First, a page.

There will always be the Nile, of course, and the pyramids, khamseen, freak hail storms, the call to prayer, Ramadan lanterns, roasted sweet potatoes, koshari, glorious sunsets. Surely those things will always be there.

I'm happy to be missing this but I wish I was there. I'm a little bit homesick.

My heart goes out to Egypt today.


  1. Well said. It is so strange to think about the places we went to and what is happening there now. I truly hope some good comes out of this struggle.

  2. I've been thinking of you guys as all this has been going on. I wish my best, also.

  3. Hugs to you, Nancy. I've been watching how things have been going through Twitter and Facebook (WHERE are the national news networks on this??), and it's both heartbreaking and inspiring. Here's hoping that this revolution turns into something good.

  4. The internet is out. Cellphones are out, and that includes BB services. It's do-or-die for the regime.

    The uprising started with the call of one of Egypt's biggest facebook groups: "We are all Khaled Saeed" (in Arabic) كلنا خالد سعيد. Khaled Saeed is an Egyptian blogger in Alexandria who posted online a video of police officers distributing the spoils of a drug bust among themselves. He was dragged out of an internet cafe, and beaten to death in a nearby building. Later, police said he "chocked on a roll of weed". Here's his face after he "chocked on a roll of weed":

    The Alexandrian police station that killed Khaled Saeed has been burnt down earlier today.

    The military has been deployed in the country, and are being greeted everywhere. They moved on to protect certain buldings like the Egyptian Museum...etc. Thousands of protesters formed a human shield around the Egyptian Museum to protect it from being robbed.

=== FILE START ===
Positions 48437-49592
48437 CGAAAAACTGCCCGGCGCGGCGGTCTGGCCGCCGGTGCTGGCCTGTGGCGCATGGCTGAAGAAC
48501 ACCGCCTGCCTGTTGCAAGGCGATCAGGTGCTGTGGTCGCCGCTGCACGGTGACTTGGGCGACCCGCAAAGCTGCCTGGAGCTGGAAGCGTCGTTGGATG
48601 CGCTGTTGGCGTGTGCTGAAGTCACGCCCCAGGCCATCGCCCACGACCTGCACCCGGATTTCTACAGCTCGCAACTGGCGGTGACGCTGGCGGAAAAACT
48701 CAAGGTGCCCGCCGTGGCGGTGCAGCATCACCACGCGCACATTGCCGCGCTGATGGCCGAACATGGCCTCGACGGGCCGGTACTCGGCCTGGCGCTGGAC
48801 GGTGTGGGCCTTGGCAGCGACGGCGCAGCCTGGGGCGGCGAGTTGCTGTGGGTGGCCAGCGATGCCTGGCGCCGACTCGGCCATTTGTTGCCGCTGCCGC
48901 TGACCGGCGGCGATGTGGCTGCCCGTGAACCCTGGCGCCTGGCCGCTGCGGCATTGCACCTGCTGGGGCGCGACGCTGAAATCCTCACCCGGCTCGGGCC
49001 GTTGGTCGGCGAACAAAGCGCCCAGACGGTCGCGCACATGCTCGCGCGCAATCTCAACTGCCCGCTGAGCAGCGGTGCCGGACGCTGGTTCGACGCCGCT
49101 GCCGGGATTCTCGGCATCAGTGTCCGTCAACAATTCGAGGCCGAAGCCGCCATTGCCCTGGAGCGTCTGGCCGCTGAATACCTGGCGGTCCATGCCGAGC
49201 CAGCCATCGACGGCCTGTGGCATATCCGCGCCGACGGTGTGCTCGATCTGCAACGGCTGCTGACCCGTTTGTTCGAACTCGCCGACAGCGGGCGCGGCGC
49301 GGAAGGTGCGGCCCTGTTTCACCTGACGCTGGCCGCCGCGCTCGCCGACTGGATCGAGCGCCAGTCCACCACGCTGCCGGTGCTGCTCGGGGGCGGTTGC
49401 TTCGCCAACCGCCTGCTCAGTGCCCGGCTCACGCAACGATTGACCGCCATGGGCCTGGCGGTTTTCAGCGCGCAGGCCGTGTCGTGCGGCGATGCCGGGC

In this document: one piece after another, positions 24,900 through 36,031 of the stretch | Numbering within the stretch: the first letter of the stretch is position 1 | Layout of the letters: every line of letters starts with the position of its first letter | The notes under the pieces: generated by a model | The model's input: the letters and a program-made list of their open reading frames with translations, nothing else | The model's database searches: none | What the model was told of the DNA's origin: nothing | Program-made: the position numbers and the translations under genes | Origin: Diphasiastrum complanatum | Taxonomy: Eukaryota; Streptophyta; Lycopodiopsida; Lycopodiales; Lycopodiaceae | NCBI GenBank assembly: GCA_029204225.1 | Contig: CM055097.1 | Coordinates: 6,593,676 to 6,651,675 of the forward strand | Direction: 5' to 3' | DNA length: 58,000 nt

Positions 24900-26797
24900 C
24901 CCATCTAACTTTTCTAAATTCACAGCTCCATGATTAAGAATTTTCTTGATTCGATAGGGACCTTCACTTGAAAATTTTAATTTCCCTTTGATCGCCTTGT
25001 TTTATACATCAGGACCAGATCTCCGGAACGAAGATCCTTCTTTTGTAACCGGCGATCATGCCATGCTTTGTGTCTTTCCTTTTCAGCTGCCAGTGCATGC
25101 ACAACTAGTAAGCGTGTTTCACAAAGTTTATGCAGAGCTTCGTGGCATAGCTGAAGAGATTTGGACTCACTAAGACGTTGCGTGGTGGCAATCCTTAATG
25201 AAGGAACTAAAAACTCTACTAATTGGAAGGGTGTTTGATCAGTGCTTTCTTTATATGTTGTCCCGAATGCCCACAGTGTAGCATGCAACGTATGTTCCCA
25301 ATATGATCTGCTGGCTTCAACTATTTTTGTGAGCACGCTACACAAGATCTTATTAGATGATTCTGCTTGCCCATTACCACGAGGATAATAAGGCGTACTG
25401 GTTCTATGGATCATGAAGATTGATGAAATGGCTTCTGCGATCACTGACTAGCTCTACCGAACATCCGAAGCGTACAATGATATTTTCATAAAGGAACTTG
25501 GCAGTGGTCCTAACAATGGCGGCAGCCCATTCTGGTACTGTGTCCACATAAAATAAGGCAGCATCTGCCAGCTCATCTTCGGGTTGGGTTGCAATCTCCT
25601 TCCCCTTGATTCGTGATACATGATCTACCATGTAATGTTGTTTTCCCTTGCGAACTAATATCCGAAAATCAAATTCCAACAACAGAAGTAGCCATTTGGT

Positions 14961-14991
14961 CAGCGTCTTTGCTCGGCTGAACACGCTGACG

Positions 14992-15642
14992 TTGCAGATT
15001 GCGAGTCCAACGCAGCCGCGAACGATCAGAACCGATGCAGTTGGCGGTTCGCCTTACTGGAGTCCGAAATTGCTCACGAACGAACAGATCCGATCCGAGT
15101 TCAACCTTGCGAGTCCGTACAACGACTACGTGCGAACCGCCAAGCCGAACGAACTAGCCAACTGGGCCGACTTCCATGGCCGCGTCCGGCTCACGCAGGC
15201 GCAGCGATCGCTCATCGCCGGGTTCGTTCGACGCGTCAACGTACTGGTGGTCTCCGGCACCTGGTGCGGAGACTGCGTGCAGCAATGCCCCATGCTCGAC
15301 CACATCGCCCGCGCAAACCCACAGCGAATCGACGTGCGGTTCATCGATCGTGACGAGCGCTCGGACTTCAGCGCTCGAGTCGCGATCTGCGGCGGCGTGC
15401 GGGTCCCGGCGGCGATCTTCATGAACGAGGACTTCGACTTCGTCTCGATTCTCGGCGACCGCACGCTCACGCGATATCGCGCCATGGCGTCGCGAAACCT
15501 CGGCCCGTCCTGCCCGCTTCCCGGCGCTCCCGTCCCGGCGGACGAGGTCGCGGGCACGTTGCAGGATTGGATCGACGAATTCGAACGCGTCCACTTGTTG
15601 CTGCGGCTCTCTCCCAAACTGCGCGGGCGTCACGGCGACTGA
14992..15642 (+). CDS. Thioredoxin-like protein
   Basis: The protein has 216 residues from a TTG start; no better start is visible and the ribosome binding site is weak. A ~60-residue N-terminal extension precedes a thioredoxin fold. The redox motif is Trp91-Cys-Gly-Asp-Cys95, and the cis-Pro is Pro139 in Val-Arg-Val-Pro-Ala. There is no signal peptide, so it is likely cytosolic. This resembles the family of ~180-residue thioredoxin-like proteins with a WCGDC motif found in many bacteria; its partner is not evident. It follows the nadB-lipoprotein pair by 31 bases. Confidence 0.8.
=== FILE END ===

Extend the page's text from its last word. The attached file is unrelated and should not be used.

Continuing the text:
Mubarak announced he's staying. I can tell you with 100% certainty that won't be the case by the end of next week, if not earlier.

    I would like to make it clear that this is an intellectual uprising -made up mainly of tech savvy youths under 30 with smartphones and facebook accounts, and not a religious one, by any stretch of imagination. This is a peaceful march, with demands for the end of a 30-yr long reign of a corrupt tyrant -a march made violent by 30-year old Egyptian police brutality, protecting and serving a autocratic authoritarian rule. We want equality for all, and most importantly, accountability for all. Egypt is a third world country, when its intellectuals know it shouldn't be.

    As a matter of fact, the Islamist fractions were the only oppositional segments in Egypt who declined from participating in the first 3 days of the uprising; some extremist fractions -like the Alexandrian Salafis- went as far as issuing fatwas that call for oppositional leaders like Elbaradei to be slain for opposing "the ruler". They also issued fatwas that forbid people from "going out against the ruler".

    The Egyptian government have been trying to falsely associate islamists with the uprising in order to get a "Green light" to brutally clamp down on the protesters with live ammunition -which they have already attempted in cities like Suez.

    WARNING Graphic video:

    The Egyptian guards have also hired mercenaries to do their "dirty work", including ripping parts of the city apart in order to justify the use of live ammunition.

    Reports of members of the Mubarak family flying to London have been supplemented by reports of the Egyptian Ambassador in London leaving the embassy to greet "high profile newcomers" at Heathrow airport, last Tuesday. The Big man himself is rumored to have taken a plane from Almaza airport to King Khaled airport in Saudi Arabia.

    We do not want an Islamist government, we do not want another authoritarian. People simply want a self-sustainable and transparent democracy, where everyone is equal in rights, and